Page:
Norm Faramelli

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Norm Faramelli

Norm Faramelli has, since 2000, been a Lecturer in Philosophy, Theology and Ethics at the Boston University School of Theology, and since 2006, has also been Adjunct faculty in Christian Ethics at the Episcopal Divinity School.[1]


Faramelli holds a BS in Chemical Engineering (Bucknell University), a M. Div (Episcopal Divinity School) and a Ph.D. from Temple University in Religious Thought, specializing in the relationship of religion and technology. He also holds an honorary doctorate from Episcopal Divinity School.[2]


Norm has worked in petroleum engineering and also in transportation and environmental planning in both industry and government. He is an ordained Episcopal priest and has served numerous urban and suburban parishes in the New York, Philadelphia and Boston areas. He has also served as consultant to national denominations and the Episcopal Diocese of Massachusetts. Norm has had a long relationship with Episcopal City Mission in their work in housing and public advocacy for economic justice. In addition, Norm has served as President of the Community Development Corporation in Waltham, MA and currently serves on the boards of Massachusetts Interfaith Worker Justice and also Refugee Immigration Ministry. He is also a member of the Society of Christian Ethics.[3]


Over the years, he has written extensively on religion and technology, eco-justice, and economic and racial justice, including TECHNETHICS: CHRISTIAN MISSION IN AN AGE OF TECHNOLOGY. (1971) and has also published over 100 articles. In the early 1970’s, he worked with national denominations in developing programs to address Eco-Justice–relating environmental and social/ economic issues. Most recently, he has contributed to publications of the Boston Theological Institute on the work of James Luther Adams and Walter Muelder, pioneers in the discipline of social ethics. Currently, he is working on a project on the works of his former BU colleague and environmental ethicist, the late James A. Nash.[4]

Religion & Socialism Commission

In 2000, the Democratic Socialists of America Religion & Socialism Commission consisted of[5];

Co-Chairs: Rod Ryon, Juanita Webster

Secretary: Maxine Phillips

Treasurer: John Cort

Executive Committee: Judith Deutsch, John Endler, Norm Faramelli, Mark Finkel, Andrew Hammer, Tharen Robson.

DSA summer member's meeting

The 2001 Boston DSA Summer members meeting, Saturday, August 18, discussed the future of Democratic Socialists of America, both nationally and locally, decide whether to endorse various candidates and referenda, and debate the “faith-based initiative” proposals of President Bush.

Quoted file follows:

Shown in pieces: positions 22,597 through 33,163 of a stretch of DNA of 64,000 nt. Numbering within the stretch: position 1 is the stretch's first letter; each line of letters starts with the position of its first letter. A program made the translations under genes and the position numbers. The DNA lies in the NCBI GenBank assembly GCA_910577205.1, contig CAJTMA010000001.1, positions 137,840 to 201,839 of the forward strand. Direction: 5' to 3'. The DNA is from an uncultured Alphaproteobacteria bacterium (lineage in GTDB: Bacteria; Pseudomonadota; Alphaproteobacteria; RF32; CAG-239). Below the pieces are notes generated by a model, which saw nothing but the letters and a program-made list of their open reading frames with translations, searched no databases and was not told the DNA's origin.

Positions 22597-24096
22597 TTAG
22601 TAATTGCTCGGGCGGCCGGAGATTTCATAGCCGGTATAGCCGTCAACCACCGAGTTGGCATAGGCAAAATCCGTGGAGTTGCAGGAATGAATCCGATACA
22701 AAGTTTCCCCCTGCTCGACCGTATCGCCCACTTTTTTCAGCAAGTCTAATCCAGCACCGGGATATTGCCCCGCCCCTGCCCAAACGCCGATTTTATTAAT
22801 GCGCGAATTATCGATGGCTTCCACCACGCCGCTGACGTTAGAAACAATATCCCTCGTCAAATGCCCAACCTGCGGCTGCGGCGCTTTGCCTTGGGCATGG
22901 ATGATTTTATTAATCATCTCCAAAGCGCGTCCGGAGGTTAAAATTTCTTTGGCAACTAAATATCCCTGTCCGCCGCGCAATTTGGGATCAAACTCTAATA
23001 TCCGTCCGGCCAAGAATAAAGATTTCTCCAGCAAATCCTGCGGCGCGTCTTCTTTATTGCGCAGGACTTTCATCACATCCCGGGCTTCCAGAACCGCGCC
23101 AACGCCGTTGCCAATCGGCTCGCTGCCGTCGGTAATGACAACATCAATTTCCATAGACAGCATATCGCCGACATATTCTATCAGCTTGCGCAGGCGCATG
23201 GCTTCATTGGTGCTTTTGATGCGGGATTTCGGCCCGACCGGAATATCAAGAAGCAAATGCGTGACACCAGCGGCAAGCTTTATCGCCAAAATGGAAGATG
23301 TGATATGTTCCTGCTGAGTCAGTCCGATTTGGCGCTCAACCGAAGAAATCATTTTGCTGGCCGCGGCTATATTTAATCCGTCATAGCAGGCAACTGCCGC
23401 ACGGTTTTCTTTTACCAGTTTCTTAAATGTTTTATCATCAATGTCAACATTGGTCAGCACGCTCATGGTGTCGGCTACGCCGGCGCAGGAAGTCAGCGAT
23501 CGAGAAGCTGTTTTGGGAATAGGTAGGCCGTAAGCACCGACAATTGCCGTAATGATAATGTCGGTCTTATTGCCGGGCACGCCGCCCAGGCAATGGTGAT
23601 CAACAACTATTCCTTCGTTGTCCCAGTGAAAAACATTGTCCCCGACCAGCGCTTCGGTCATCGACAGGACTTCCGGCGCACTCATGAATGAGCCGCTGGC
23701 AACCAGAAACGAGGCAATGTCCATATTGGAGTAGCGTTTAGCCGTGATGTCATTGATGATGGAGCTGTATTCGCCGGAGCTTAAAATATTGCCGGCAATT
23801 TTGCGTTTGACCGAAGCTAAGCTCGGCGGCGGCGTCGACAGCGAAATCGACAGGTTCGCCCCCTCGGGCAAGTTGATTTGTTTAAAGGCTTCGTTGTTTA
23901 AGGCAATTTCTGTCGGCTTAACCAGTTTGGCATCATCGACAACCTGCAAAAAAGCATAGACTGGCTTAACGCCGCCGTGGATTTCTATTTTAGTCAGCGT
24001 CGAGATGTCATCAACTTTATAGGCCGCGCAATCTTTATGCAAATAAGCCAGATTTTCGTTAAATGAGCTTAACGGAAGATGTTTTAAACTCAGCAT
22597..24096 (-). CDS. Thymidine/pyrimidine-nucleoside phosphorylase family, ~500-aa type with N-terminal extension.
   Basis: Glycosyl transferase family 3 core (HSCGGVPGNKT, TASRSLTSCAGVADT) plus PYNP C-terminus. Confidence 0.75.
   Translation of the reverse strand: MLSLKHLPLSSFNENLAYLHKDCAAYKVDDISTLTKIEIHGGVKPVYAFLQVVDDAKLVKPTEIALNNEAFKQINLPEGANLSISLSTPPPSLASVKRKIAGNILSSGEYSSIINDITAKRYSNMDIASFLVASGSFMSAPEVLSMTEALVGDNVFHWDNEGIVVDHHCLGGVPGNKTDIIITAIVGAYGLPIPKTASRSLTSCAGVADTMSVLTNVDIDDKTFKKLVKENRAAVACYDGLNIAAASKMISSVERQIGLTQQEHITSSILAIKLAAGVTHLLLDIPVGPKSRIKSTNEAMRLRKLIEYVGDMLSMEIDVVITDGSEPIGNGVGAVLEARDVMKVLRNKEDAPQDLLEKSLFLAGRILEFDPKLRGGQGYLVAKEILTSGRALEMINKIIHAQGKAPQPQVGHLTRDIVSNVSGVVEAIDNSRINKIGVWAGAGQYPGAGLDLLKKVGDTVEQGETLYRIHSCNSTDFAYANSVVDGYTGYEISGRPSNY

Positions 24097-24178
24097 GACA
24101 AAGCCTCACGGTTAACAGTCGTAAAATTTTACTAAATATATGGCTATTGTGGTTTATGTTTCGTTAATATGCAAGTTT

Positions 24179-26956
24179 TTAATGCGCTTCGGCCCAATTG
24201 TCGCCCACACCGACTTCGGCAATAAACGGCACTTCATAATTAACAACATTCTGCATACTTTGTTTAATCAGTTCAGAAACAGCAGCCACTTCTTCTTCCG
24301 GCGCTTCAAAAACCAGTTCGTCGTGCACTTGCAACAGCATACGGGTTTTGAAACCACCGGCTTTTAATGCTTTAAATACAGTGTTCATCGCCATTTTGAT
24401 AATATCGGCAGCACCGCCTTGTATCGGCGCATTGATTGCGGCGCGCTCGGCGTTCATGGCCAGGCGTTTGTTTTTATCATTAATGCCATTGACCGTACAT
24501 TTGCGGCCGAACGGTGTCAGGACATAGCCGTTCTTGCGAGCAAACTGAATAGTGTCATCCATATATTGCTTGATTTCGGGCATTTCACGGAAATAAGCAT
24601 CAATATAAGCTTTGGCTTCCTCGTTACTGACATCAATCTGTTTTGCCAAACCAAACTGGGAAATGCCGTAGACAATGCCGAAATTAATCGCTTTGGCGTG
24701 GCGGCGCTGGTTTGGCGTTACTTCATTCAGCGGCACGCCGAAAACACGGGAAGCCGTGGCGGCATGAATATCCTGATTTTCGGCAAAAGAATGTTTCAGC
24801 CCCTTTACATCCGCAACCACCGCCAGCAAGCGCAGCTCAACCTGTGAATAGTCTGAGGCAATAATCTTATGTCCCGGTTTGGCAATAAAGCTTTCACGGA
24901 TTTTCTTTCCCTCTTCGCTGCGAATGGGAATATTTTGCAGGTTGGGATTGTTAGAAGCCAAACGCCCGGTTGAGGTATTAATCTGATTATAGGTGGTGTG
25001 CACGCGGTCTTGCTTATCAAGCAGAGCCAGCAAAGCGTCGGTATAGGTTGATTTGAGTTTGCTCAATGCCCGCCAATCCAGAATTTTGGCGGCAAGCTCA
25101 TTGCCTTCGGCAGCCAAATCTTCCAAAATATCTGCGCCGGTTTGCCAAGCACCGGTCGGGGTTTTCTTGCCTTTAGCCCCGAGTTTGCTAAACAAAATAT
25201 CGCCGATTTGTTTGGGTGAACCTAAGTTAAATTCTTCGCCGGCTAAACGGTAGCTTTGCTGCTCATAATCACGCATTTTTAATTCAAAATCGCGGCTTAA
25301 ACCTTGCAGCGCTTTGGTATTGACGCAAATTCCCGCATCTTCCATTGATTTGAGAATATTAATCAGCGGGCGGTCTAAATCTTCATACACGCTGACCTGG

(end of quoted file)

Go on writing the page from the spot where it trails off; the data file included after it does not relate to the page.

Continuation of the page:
Afterwards a barbecue party was held in the in the Cambridge backyard of Executive Board member Allen Graubard.

Special Guests:

DSA Faith-based Initiatives forum

On August 18, 2001 the Boston Chapter of Democratic Socialists of America held a forum on the Bush Administration’s Faith-based Initiatives. The forum, moderated by Judith Deutsch (member of the Religious Socialism Commission), included The Rev. Alexander Hurt, pastor of Kingdom Church in Brockton, MA ; the Honorable Byron Rushing, Massachusetts Legislature; and the Rev. Norm Faramelli of Religious Socialism.[7]

Transport activism

Boston Democratic Socialists of America members Norm Faramelli, Juli O’Brien and John Kyper were among those attending the 2007 annual meeting of the Association for Public Transportation, and John Kyper "got himself elected to the APT Board". Among other priorities, members voted to support the proposed rail link between North and South Stations, and re-connection of Massachusetts’ older cities by rail transit....[8]

Left Forum 2005

The Challenge of the Rightist Values Agenda to Secular and Religious Socialists: Sponsor: Religion and Socialism Commission, Democratic Socialists America


  1. [ Boston University School of Theology academics, accessed Jan. 7 , 2010]
  2. [ Boston University School of Theology academics, accessed Jan. 7 , 2010]
  3. [ Boston University School of Theology academics, accessed Jan. 7 , 2010]
  4. [ Boston University School of Theology academics, accessed Jan. 7 , 2010]
  6. Yankee Radical, Aug, 2001
  7. Religious Socialism Autumn 2001, p 8
  8. TYR, September 2007